Films I Neglected To Review: "I Don't Think Mozart's Going To Help At All"By Peter Sobczynski
Posted 04/27/18 12:43:08
Please enjoy short reviews of "Duck Butter," "The Green Fog," "Kings" and "Supercon."
Although the combination of comedy, intense drama and wild lust sounds like a potentially combustible mixture, ''Duck Butter'' never quite strikes the sparks needed to ignite them all. The concept of the film is sound enough and both Shawkat (best known from her roles on ''Arrested Development'' and ''Search Party'') and Costa (who starred in the thriller ''Victoria'') are good enough but the whole thing falters because of two key flaws in the screenplay from Arteta and Shawkat. For starters, while the sex scenes are certainly steamy enough to warrant attention, the conversations the two have in between are meant to be soul-searching but merely come across as banal navel-gazing for the most part. (Things get a little more incisive after a shift in locale and tone in the last 20 minutes but it is too little, too late.) The other problem is that there is an imbalance at the center in that Naima, for all of her shallowness, is the only one of the central pair who has been even vaguely fleshed-out while Sergio is little more than a collection of flighty tropes straight out the European edition of the Manic Pixie Dream Girl instruction manual. Maybe if the film had explored the narcissistic tendencies of the two characters in a more overtly satirical manner, the results might have been more interesting but as is, ''Duck Butter'' (the title is explained in one of the overtly scatological moments that the story pivots to at times, seemingly in a desperate attempt to get a rise out of viewers) is a film that mostly serves as a reminder, not that one was needed, of how brilliant the superficially similar ''Before Sunrise'' really was in comparison.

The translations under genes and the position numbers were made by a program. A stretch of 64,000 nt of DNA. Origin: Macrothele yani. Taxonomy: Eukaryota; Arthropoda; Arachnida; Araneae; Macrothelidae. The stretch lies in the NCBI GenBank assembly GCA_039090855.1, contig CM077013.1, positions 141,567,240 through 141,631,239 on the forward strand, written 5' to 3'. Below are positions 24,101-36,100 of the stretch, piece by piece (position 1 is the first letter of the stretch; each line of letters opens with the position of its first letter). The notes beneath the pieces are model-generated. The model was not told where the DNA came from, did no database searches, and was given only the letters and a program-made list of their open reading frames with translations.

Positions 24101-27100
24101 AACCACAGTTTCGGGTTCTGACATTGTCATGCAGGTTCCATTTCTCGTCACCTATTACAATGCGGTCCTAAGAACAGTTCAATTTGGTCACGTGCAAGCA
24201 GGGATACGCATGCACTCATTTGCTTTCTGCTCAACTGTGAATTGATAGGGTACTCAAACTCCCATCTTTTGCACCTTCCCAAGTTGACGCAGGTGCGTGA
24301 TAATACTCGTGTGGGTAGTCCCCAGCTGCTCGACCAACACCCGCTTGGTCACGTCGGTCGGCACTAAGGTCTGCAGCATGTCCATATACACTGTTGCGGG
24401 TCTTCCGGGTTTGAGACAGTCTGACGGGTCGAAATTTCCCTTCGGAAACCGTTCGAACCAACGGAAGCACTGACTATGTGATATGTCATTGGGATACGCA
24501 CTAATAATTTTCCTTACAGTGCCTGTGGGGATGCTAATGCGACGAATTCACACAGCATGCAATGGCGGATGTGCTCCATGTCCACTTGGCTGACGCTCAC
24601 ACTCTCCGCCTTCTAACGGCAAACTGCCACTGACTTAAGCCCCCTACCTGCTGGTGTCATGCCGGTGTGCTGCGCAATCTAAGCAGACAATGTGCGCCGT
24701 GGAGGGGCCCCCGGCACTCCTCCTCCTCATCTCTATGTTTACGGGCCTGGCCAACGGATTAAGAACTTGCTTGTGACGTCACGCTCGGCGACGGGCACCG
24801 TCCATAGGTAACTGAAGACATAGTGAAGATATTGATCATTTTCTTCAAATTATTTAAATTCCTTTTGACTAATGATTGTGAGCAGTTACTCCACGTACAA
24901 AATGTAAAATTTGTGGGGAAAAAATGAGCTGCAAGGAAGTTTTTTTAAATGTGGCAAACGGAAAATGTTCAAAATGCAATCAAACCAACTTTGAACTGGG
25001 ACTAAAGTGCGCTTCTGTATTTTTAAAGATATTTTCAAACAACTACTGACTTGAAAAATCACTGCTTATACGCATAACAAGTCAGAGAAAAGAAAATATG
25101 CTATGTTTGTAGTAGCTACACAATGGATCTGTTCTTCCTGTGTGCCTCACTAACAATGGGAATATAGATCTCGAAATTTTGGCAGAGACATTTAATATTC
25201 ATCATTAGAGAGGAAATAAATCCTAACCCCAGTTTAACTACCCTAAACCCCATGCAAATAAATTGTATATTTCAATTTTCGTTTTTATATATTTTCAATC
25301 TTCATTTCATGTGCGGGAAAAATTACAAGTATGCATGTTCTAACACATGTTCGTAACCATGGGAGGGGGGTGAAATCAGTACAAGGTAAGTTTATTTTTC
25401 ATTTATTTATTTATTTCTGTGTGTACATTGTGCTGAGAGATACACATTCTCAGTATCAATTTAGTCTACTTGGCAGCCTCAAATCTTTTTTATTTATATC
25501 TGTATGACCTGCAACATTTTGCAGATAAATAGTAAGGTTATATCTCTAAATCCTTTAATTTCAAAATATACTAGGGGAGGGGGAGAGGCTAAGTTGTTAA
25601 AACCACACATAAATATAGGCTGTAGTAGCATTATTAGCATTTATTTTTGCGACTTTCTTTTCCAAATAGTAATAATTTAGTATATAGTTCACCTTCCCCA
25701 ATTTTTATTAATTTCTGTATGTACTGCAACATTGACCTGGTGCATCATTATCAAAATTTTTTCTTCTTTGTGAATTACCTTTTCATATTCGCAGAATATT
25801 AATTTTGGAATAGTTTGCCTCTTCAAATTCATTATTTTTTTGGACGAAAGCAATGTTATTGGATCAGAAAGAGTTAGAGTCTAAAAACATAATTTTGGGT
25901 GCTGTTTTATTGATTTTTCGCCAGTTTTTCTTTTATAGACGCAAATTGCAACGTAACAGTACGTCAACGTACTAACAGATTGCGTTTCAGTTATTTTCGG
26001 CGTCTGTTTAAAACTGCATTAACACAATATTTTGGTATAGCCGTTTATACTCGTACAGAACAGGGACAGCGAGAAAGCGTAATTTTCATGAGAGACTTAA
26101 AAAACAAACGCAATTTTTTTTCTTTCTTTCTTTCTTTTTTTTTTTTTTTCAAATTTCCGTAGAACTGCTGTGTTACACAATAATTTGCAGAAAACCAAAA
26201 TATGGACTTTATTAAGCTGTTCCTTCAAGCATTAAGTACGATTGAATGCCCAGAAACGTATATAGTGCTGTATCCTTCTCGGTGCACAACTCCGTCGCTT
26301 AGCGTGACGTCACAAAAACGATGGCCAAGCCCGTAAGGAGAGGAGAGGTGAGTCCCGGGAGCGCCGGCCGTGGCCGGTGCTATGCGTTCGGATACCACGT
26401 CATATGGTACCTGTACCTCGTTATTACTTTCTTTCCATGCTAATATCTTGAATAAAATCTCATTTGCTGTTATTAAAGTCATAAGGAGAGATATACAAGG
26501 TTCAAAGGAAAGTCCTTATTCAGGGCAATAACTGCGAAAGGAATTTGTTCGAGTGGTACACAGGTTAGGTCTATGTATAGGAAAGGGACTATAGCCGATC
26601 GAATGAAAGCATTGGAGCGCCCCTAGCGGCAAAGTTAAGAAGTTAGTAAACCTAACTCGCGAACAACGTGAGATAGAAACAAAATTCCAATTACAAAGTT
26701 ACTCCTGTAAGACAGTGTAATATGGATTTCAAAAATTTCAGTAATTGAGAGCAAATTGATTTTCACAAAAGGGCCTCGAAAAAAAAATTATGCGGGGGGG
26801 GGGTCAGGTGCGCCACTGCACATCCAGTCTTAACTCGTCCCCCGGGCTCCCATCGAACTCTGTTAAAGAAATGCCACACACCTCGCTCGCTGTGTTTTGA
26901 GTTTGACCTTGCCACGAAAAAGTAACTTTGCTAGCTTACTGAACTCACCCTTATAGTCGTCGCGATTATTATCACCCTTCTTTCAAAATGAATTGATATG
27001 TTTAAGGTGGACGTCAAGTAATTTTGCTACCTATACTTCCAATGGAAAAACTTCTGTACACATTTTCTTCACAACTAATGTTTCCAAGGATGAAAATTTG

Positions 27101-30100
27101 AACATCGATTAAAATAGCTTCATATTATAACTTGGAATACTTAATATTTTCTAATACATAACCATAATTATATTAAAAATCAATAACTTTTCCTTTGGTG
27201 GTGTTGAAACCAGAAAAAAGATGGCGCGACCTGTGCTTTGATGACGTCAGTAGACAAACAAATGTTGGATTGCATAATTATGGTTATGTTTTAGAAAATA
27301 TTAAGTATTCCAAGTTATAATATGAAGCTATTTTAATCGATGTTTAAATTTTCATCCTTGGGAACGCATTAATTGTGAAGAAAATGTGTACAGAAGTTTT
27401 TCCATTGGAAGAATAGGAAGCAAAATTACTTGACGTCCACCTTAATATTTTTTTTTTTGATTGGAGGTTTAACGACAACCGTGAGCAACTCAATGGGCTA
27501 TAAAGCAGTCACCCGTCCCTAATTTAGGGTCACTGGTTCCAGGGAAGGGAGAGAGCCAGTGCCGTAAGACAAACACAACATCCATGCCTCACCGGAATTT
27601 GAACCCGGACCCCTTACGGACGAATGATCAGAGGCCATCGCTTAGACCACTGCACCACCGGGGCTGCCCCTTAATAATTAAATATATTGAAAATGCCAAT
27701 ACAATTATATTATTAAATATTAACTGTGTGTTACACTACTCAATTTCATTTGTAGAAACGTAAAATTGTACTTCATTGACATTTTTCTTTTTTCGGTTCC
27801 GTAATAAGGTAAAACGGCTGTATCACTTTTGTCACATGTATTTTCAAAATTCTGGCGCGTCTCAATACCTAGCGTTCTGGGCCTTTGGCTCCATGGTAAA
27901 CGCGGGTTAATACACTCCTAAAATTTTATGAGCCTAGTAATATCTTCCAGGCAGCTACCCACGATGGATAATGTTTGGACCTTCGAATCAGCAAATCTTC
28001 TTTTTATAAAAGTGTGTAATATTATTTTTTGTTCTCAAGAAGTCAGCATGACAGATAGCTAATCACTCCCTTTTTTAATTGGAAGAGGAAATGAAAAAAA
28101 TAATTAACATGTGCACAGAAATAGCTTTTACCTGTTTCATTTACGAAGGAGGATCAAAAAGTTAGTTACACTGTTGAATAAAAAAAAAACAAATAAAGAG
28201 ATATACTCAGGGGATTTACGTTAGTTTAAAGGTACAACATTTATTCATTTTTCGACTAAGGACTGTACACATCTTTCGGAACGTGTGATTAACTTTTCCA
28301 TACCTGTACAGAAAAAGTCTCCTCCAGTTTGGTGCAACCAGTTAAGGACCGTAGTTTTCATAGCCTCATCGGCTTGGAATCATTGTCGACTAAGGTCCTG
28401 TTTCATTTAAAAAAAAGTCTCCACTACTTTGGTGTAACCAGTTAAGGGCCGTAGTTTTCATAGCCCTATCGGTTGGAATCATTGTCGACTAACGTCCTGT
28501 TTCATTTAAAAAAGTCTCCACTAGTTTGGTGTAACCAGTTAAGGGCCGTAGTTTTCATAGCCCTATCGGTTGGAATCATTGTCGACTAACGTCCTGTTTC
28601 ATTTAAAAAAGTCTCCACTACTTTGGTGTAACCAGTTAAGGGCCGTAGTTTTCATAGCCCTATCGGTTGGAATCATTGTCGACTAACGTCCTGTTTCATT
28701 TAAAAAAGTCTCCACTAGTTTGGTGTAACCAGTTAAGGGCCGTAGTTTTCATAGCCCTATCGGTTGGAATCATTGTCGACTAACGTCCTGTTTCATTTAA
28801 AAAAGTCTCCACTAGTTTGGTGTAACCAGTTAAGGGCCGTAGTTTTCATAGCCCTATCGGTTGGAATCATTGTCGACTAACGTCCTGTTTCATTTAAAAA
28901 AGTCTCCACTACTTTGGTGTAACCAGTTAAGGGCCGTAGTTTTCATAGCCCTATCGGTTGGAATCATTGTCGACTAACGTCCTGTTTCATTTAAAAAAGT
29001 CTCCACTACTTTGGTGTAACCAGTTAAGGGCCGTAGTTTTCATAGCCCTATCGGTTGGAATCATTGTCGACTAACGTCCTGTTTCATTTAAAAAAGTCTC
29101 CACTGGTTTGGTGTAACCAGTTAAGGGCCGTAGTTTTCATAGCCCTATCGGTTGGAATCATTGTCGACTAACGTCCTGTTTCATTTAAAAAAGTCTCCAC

This may sound like an exceptionally nerdy example of film geekery but Maddin & Co. prove to be much more clever than that. For starters, the parallels to ''Vertigo,'' while never overwhelming, are undeniable in many of the seemingly unrelated clips and as it goes on, it begins to serve as a fairly mesmerizing meditation on that key work of cinema and why it has maintained such a hold on audiences and filmmakers alike. More importantly, the film, like much of Maddin's best work, displays a keen sense of humor that keeps things from getting too pretentious. With a few exceptions, for example, all of the scenes involving conversations have been whittled down to nothing but reaction shots with no dialogue actually heard (perhaps to illustrate how unnecessary dialogue can be at times in most films while allowing its own sort-of narrative to take precedence over the details from the 98 different films that did make the cut) and some of the juxtapositions are hilariously inspired. (At one point, we see the ''Streets of San Francisco''-era Michael Douglas supposedly watching film of Douglas’s later bare-assed turn in ''Basic Instinct'' while another makes brilliant use of an old N'Sync video.) Because of all the myriad copyright issues at hand here, it is unlikely that ''The Green Fog'' is going to get a wide release or ever turn up on home video so if you get an opportunity to see it, especially if you are a film buff in general and a ''Vertigo'' fan in particular, you should make the effort to check it out if the opportunity arises. Just make sure to leave time afterwards (it only clocks in at 61 minutes, though they are as densely packed as one could hope for) to watch ''Vertigo'' because once this one ends, you will almost certainly be seized with the need to see that one again as soon as possible. (Happily, Chicago's Gene Siskel Film Center, where it will be screening for the next week, has your back in this regard with several screenings of "Vertigo'' on the schedule as well.)